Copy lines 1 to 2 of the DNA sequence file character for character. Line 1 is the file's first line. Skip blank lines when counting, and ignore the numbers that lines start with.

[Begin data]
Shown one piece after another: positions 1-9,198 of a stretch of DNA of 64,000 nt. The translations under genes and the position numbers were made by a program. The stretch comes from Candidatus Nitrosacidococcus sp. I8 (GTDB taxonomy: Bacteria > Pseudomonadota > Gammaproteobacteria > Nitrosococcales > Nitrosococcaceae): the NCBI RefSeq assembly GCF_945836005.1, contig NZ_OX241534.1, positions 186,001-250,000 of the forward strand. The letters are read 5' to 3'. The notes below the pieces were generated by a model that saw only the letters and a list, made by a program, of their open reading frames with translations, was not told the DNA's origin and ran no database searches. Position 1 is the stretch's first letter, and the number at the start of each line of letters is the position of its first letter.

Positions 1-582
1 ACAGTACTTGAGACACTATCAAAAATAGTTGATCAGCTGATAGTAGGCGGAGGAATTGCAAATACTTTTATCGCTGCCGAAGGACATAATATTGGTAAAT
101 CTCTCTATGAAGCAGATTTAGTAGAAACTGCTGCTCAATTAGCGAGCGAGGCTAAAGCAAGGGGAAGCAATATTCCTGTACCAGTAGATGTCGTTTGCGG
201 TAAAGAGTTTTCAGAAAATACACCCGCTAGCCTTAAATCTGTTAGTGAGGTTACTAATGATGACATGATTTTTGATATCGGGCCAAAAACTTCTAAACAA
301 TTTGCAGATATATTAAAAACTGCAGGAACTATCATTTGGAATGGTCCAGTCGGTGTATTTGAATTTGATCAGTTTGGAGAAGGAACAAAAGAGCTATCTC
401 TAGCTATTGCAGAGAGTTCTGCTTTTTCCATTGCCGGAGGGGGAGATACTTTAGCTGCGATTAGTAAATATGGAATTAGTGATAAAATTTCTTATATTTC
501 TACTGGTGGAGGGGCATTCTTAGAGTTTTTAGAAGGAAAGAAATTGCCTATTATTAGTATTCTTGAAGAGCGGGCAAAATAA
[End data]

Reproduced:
Shown one piece after another: positions 1-9,198 of a stretch of DNA of 64,000 nt. The translations under genes and the position numbers were made by a program. The stretch comes from Candidatus Nitrosacidococcus sp. I8 (GTDB taxonomy: Bacteria > Pseudomonadota > Gammaproteobacteria > Nitrosococcales > Nitrosococcaceae): the NCBI RefSeq assembly GCF_945836005.1, contig NZ_OX241534.1, positions 186,001-250,000 of the forward strand. The letters are read 5' to 3'. The notes below the pieces were generated by a model that saw only the letters and a list, made by a program, of their open reading frames with translations, was not told the DNA's origin and ran no database searches. Position 1 is the stretch's first letter, and the number at the start of each line of letters is the position of its first letter.

Positions 1-582